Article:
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Overall Rating
3.46

Awesome: 23.08%
Worth A Look46.15%
Average: 7.69%
Pretty Bad: 0%
Total Crap: 23.08%

1 review, 7 user ratings


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Crazy Rich Asians
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by Peter Sobczynski

"Good For Everyone"
4 stars

Under normal circumstances, the appearance of a film along the lines of “Crazy Rich Asian” would hardly raise an eyebrow. The adaptation of Kevin Kwan’s best-selling novel is a fusion of comedy, romance and soap opera that is not especially original but has been put together in such an undeniably entertaining manner, fueled in no small part by a highly engaging cast, that you don’t mind the basic predictability of the narrative. However, as the title itself subtly indicate, these are not normal circumstances and “Crazy Rich Asians,” as insane as it may sound, is actually the first time that a major Hollywood studio has produced a film with an exclusively Asian cast since the release of “The Joy Luck Club” a full quarter-century earlier. As a result, for members of the Asian community, the existence of the film will doubtlessly hold a place of import that someone like myself, who sees representations of himself on the screen virtually every time he sits down at the multiplex, could not possibly begin to understand. However, what is most impressive about the movie is that it tells a high-spirited and deliciously entertaining film that can be embraced by all cultures while remaining a distinctive and often fascinating representation of its own.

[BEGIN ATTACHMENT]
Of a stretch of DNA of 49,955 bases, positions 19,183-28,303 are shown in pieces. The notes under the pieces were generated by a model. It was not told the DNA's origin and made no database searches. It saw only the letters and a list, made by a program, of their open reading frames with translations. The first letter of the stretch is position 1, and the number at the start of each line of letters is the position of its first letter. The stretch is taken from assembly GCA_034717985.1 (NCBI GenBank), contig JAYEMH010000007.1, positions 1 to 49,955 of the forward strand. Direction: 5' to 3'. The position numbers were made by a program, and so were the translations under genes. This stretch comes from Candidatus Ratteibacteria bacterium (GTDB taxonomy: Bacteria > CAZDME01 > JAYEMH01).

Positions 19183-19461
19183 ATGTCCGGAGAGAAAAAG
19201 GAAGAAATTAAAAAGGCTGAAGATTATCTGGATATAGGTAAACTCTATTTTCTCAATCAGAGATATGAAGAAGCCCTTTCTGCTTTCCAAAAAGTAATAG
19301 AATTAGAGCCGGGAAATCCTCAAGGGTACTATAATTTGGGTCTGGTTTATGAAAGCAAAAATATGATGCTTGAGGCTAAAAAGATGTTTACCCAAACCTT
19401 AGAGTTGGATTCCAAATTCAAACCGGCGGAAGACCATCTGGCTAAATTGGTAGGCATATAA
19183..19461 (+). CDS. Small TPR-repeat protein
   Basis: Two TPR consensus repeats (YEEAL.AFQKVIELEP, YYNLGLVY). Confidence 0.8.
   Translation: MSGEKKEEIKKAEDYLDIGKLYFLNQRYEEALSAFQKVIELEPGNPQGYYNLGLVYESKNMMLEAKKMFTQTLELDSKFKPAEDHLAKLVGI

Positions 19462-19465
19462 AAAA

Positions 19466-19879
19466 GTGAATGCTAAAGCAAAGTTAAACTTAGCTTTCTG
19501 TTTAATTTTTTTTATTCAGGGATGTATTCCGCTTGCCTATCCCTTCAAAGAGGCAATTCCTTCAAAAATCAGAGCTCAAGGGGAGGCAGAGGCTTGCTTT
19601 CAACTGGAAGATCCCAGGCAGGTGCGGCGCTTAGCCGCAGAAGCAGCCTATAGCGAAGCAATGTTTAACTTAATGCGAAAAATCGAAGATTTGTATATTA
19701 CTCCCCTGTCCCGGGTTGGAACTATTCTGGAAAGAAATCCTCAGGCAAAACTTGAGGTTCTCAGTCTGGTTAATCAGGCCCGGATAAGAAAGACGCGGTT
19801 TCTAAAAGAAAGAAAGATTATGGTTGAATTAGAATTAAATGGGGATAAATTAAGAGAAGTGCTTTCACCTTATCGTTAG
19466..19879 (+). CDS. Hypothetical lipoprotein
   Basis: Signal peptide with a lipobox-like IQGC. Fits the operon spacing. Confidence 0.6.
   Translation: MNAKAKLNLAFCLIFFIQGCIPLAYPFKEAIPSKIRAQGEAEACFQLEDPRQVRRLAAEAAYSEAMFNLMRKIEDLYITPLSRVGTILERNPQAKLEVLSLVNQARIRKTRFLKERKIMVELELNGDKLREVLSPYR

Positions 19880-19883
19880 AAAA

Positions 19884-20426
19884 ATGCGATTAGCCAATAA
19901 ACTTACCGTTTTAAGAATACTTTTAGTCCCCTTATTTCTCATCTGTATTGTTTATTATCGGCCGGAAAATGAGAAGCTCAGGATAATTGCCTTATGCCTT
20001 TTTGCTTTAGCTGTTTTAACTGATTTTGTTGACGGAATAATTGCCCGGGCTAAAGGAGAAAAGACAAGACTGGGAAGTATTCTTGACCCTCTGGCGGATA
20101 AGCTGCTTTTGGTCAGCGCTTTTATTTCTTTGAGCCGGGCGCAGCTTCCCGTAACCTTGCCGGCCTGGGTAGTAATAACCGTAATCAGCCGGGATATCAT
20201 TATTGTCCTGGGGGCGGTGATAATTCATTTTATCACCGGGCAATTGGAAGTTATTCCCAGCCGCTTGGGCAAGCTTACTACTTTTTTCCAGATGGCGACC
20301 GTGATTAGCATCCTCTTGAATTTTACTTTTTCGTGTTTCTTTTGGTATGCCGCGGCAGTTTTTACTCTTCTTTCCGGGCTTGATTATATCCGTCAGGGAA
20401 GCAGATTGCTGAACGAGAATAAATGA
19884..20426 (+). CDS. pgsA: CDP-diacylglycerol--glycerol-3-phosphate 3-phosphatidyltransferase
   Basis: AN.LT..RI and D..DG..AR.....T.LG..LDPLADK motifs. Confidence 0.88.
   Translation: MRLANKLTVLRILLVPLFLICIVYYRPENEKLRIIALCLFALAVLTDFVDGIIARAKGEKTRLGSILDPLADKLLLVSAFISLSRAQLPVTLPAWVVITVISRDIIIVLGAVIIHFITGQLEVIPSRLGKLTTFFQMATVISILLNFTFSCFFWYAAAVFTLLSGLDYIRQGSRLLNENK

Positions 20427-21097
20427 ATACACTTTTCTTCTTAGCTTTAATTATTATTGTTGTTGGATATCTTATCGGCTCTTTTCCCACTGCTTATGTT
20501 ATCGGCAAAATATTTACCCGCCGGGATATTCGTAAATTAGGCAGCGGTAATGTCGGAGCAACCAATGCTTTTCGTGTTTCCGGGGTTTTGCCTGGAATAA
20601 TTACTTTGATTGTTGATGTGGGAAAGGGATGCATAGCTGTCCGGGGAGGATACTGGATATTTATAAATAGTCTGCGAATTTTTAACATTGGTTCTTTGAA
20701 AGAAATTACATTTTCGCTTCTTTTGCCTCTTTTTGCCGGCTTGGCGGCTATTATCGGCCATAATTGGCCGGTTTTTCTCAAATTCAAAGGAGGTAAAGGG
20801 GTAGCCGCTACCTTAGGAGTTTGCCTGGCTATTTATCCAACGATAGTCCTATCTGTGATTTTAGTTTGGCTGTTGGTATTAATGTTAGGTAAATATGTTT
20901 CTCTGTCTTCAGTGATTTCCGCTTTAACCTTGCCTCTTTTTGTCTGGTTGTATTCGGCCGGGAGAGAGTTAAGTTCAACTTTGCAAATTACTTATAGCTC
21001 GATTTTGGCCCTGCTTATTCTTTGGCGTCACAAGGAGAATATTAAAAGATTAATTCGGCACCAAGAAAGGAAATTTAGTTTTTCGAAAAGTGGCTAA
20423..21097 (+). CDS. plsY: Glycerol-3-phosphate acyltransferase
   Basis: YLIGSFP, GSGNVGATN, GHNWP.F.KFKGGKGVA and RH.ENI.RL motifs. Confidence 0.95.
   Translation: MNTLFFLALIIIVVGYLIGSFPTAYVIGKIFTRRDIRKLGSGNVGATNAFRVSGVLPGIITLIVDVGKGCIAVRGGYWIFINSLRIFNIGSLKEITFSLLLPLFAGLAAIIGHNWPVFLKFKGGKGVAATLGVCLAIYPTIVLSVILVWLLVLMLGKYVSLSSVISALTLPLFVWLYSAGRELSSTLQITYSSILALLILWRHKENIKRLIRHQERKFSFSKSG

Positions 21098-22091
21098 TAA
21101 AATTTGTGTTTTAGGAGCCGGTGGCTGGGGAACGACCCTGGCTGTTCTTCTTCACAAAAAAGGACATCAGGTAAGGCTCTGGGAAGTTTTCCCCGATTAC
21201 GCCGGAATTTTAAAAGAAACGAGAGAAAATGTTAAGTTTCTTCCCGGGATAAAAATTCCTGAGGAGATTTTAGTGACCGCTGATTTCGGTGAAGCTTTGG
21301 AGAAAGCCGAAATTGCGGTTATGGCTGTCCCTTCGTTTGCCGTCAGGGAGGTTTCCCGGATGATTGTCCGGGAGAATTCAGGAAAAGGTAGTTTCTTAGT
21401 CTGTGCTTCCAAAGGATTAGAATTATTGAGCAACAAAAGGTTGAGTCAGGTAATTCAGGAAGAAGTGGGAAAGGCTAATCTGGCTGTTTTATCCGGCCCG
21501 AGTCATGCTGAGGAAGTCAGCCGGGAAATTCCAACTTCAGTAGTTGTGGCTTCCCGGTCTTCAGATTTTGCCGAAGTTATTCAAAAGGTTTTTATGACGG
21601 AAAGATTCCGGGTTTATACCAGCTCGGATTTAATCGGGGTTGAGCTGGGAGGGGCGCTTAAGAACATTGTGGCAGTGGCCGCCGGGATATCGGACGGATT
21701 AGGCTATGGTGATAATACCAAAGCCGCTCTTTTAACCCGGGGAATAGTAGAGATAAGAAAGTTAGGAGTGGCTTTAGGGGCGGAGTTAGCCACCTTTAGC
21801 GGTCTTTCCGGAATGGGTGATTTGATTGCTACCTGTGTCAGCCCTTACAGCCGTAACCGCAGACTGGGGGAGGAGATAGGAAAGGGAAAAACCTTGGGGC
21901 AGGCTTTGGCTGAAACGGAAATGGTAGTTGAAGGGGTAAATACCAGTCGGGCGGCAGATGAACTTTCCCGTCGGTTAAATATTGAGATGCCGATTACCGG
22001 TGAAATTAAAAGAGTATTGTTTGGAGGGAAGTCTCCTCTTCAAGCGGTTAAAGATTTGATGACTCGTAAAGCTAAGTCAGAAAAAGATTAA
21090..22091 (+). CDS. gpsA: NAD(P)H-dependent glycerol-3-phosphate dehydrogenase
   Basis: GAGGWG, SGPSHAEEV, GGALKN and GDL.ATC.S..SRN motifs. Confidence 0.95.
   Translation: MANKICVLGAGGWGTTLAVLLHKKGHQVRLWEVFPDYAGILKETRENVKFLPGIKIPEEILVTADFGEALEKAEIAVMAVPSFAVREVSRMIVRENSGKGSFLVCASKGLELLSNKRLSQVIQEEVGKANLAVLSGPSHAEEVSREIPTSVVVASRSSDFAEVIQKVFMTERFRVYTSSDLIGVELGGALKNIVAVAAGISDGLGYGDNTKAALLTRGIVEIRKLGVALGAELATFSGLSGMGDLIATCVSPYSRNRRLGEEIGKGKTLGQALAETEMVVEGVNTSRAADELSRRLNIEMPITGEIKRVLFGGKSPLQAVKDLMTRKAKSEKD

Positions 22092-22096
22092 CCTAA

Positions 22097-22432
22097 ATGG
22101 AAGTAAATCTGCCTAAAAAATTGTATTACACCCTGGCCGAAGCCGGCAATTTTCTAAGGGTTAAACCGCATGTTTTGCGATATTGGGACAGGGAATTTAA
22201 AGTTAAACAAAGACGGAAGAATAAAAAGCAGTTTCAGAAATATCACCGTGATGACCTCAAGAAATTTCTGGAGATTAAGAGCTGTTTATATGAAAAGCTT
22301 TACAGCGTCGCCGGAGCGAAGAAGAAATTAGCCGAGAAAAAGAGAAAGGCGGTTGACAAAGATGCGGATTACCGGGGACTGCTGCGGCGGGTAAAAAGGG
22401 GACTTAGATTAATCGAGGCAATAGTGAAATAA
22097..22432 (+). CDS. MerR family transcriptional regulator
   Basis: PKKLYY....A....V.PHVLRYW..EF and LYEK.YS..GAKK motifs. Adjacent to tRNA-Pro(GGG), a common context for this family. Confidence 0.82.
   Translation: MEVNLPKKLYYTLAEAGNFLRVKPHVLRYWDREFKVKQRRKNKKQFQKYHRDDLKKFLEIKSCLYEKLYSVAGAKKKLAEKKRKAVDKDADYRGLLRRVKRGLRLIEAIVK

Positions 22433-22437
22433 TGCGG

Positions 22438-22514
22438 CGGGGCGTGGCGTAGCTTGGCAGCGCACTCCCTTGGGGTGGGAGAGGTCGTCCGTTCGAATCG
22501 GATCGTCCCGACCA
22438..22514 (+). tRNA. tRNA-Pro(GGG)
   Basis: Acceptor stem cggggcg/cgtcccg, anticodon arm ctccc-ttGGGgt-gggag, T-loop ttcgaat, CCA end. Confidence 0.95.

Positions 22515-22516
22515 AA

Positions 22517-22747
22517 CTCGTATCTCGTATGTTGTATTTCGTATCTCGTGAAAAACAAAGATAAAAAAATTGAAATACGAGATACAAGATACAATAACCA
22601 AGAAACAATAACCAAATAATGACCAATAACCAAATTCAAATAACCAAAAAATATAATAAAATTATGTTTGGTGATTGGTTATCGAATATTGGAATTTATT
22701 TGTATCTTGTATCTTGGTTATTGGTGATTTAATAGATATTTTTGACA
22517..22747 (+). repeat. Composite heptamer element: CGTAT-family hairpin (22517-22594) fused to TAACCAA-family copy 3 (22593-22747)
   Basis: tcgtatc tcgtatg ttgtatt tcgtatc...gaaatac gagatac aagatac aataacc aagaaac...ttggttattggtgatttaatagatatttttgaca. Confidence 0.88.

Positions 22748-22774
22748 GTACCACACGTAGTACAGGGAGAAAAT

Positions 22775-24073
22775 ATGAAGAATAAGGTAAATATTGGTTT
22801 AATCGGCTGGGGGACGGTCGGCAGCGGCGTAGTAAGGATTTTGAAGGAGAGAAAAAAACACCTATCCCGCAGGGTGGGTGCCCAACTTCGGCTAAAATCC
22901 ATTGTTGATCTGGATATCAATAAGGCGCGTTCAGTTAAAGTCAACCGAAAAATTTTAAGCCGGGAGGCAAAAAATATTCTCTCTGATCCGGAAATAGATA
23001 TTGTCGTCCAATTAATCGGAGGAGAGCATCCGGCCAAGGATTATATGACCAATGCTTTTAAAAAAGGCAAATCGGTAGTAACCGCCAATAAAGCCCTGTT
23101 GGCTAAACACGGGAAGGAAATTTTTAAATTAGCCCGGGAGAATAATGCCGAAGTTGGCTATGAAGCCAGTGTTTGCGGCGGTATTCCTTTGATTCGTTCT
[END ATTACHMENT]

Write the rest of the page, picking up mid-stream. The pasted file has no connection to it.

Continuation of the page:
Asian-American Rachel Chu (Constance Wu) is a respected economics professor at NYU and as the story opens, her boyfriend, Nick Young (Henry Golding) has just asked her to come with him to Singapore, where he is to serve as best man at the wedding of his best friend, Colin (Chris Pang). Since she has never met Nick’s family before and because her best friend from college, Peik Li (Akwafina), lives there, she agrees. To her knowledge, Nick is just like her—ridiculously attractive and profoundly middle-class—but her first clue that something isn’t right comes when they arrive at the airport for their flight and, instead of being crammed into the economy section, are escorted to the kind of first-class section that actual first-class sections might dream about becoming someday. Nick shrugs the extravagance off by telling her it is just a perk as the result of a family connection and that his family is comfortable, certainly, but not necessarily rich. Before meeting the rest of the family, Rachel visits Peik and her family and learns to her shock that the Youngs are way beyond being rich—their family essentially helped develop Singapore out of nothing a century earlier and their business interests have made them almost unfathomably wealthy with Nick as the heir apparent to everything when his father finally elects to step down.